Andrew Stewart Poop 2017



BEST: 2017

Buy Khalid / American Teen New or Used via Amazon
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1. Khalid / American Teen: 2017 was all about finding ways to enjoy the moment, and this year no other album so consistently delivered a feeling of joy. From the purely soulful vocals, to the spare and simple production, to the timeless and uncomplicated emotions about which he sang, this year we just needed more of Khalid – and less of everything else. (playlist: “Shot Down”)

Buy Rostam / Half-Light New or Used via Amazon
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2. Rostam / Half-Light: Stepping out from behind the mixing board, this former Vampire Weekender presents a beautifully sophisticated solo debut. Here it’s the production that really stands out, every song lovingly polished and bejeweled, for maximum enjoyment. (playlist: “Half-Light”)

Buy Courtney Barnett & Kurt Vile / Lotta Sea Lice New or Used via Amazon
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3. Courtney Barnett & Kurt Vile / Lotta Sea Lice: This feels like it might be a gimmick, until you hear them play. Great songs, patiently developed, simpatico. Their styles mesh perfectly, their languorous sounds layered and latticed into more than the sum of their parts. (playlist: “Over Everything”)

Buy Spoon / Hot Thoughts New or Used via Amazon
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4. Spoon / Hot Thoughts: Though this one didn’t completely convince until the double-header live shows at Brooklyn Steel and The Chance, this quantum leap forward now makes perfect sense. All-in on the synths, and they’re spitting fire. An all-time favorite band. (playlist: “Can I Sit Next To You”)

Buy Kevin Morby / City Music New or Used via Amazon
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5. Kevin Morby / City Music: Ridiculously, this guy hits a home run every time he’s up to bat. Here he’s definitely having fun, but he remains a determinedly serious songwriter. With magnetic lyrics full of remember-me moments and vocals that evoke icons, he’s the real deal. (playlist: “City Music”)

Buy (Sandy) Alex G / Rocket New or Used via Amazon
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6. (Sandy) Alex G / Rocket: A reasonable contender for LP of the year but for some mid-album missteps, this one is bursting with amazing moments, conflating country-folk and a twisted music-box psychedelia. Young, sharp, and most definitely walking his own weird path. (playlist: “Sportstar”)

Buy Fred Thomas / Changer New or Used via Amazon
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7. Fred Thomas / Changer: Side-alley hyper-literate punk rock, this time with a warmer, fuller sound. These razor-sharp stream-of-consciousness narratives finally get the rich, layered production they deserve, and the songs just jump out of the speakers. A total pro. (playlist: “Brickwall”)

Buy Bleachers / Gone Now New or Used via Amazon
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8. Bleachers / Gone Now: Oh, how we wanted to loathe this. Jack Antonoff’s got his hands in every cookie jar in town, writing for Lorde and St. Vincent, among others. Problem is, this album is insanely great. Takes time to crack, but with so many great songs, he can’t lose. (playlist: “Everybody Lost Somebody”)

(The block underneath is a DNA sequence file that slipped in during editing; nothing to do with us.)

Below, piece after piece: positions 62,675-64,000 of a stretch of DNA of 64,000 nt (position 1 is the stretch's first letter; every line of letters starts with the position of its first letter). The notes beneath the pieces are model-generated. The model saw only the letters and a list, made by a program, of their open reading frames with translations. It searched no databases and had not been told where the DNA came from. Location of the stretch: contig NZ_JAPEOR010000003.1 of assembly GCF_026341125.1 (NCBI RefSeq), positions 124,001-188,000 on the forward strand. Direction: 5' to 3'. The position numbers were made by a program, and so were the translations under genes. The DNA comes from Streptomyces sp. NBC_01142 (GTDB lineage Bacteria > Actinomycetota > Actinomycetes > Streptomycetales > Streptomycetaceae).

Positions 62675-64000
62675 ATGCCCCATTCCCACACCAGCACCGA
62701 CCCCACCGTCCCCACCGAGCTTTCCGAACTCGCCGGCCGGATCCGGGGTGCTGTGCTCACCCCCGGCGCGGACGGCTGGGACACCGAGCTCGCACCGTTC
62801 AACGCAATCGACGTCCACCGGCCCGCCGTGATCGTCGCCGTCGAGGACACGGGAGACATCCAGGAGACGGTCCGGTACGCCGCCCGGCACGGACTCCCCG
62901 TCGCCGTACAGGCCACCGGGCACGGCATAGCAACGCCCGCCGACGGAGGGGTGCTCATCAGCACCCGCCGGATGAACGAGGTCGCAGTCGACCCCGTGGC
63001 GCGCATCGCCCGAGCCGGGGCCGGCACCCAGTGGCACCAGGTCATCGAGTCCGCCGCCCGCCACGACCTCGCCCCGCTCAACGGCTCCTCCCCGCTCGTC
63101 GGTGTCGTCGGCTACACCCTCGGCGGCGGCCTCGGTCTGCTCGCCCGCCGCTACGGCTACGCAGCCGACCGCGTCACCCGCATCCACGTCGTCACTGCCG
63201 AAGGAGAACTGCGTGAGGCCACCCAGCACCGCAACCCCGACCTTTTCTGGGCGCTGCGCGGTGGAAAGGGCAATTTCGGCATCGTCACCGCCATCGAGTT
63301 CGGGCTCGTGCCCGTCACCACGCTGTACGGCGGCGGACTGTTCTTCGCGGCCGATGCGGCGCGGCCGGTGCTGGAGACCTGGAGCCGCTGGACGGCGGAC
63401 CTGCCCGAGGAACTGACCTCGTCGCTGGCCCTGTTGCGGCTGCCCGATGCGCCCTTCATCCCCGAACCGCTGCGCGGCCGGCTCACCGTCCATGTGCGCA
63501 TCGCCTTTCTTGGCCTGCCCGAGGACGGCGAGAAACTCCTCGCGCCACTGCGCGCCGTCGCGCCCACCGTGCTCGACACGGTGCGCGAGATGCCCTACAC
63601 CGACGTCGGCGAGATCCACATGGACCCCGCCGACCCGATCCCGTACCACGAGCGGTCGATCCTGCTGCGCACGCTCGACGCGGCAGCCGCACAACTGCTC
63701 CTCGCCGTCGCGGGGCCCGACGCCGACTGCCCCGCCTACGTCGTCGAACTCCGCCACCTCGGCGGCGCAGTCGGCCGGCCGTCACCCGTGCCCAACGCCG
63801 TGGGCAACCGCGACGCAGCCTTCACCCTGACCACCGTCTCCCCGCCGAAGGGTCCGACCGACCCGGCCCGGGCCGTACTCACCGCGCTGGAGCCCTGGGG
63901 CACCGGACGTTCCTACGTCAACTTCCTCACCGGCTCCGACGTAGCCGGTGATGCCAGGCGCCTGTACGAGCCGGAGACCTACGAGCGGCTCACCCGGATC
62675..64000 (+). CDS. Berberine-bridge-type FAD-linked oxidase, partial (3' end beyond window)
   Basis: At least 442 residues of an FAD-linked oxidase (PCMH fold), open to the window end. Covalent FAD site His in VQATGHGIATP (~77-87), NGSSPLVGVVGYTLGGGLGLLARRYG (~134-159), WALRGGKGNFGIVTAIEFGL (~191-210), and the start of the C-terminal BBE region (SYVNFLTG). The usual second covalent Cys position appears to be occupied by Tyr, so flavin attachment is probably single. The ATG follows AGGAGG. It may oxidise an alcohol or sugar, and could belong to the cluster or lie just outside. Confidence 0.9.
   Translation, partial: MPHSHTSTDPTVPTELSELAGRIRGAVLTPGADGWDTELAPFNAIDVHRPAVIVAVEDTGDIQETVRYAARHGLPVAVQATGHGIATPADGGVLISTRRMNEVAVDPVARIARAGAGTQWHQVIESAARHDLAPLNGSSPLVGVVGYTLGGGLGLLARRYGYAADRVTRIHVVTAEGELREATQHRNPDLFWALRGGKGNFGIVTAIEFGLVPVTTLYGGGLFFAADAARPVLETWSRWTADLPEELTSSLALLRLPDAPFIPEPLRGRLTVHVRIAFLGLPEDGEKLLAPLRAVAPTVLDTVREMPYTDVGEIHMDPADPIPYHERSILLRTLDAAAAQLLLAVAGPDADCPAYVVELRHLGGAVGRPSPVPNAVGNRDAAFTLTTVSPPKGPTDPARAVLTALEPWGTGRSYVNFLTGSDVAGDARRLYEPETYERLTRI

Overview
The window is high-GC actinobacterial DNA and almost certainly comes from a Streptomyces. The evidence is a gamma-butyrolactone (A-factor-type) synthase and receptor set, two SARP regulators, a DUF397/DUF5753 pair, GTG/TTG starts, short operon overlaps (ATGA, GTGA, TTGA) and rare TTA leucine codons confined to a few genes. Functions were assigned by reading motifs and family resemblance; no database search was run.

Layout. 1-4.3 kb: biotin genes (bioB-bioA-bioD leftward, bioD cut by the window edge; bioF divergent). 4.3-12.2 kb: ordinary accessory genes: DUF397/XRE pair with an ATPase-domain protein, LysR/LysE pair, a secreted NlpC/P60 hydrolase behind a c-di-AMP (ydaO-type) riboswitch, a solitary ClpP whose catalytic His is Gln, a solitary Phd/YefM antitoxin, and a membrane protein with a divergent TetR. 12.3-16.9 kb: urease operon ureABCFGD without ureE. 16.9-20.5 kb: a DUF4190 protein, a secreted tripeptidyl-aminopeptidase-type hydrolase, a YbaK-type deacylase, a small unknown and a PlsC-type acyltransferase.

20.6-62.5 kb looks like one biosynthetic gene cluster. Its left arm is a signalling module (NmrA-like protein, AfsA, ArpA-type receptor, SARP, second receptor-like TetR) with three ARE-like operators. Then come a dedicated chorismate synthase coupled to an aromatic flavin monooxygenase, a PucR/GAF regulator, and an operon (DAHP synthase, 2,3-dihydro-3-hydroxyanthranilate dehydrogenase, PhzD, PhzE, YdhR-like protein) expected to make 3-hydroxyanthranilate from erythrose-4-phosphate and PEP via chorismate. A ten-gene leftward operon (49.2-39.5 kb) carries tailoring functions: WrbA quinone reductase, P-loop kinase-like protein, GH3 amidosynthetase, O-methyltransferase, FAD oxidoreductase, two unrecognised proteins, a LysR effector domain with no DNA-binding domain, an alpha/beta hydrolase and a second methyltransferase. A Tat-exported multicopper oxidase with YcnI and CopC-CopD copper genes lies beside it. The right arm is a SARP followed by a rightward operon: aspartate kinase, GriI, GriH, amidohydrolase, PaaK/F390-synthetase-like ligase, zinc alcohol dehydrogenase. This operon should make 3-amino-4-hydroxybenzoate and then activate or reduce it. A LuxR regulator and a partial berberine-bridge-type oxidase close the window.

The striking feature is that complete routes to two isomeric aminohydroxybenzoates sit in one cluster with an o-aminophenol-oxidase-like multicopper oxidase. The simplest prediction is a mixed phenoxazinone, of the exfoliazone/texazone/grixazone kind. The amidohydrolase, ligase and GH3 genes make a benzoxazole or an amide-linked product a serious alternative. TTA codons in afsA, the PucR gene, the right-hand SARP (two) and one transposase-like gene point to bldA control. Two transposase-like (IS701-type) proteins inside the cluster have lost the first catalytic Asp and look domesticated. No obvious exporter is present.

Buy Ty Segall / Ty Segall New or Used via Amazon
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9. Ty Segall / Ty Segall: Showing no signs of slowing down, he’s still surfing the wave of maximum possible productivity. As he did on the magnificent Manipulator, here he dials it back a hair, leaving room for his songwriting to shine through – and it sounds as classic as ever. (playlist: “Papers”)

Buy Moses Sumney / Aromanticism New or Used via Amazon
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10. Moses Sumney / Aromanticism: Over the past few years, his singles have floated up here and there like thought bubbles, always fascinating but somehow obscure. Finally, here’s a suite of songs that tell the story: soaring, magnificent future-soul ballads, sung by a fallen angel. (playlist: “Quarrel”)

11. Kendrick Lamar / DAMN.: Trading respect and even awe for flat-out superstardom has got to feel good, and it looks good on Kendrick, who’s doing just fine as the newly-anointed king. (playlist: “Humble”)
12. Hurray For The Riff Raff / The Navigator: High-concept, like something Aimee Mann would do; but musically it’s a rich folk sound, shot through with punk and Latin influences. (playlist: “Hungry Ghost”)
13. Future Islands / The Far Field: The basic formula stays: 80’s-influenced synth ballads, murmured; but the sadness here just oozes through, and it’s affecting. Debbie Harry is a nice touch. (playlist: “Shadows”)
14. Sheer Mag / Need To Feel Your Love: Lo-fi Philly crew has perfected their tongue-in-cheek pop-punk ripoff, and taken it to another level. Raw, real, and seriously amazing. (playlist: “Expect The Bayonet”)
15. Waxahatchee / Out In The Storm: Her lyrics have always woven strength and vulnerability together in complex fashion, and here she finds the right sound to complement her words. (playlist: “Brass Beam”)
16. Lorde / Melodrama: Though it’s the same sound and setup as last time – spare, synthesized club-pop songs – she’s now cutting more sharply to the bone of the thing: love, and losing it. (playlist: “Liability”)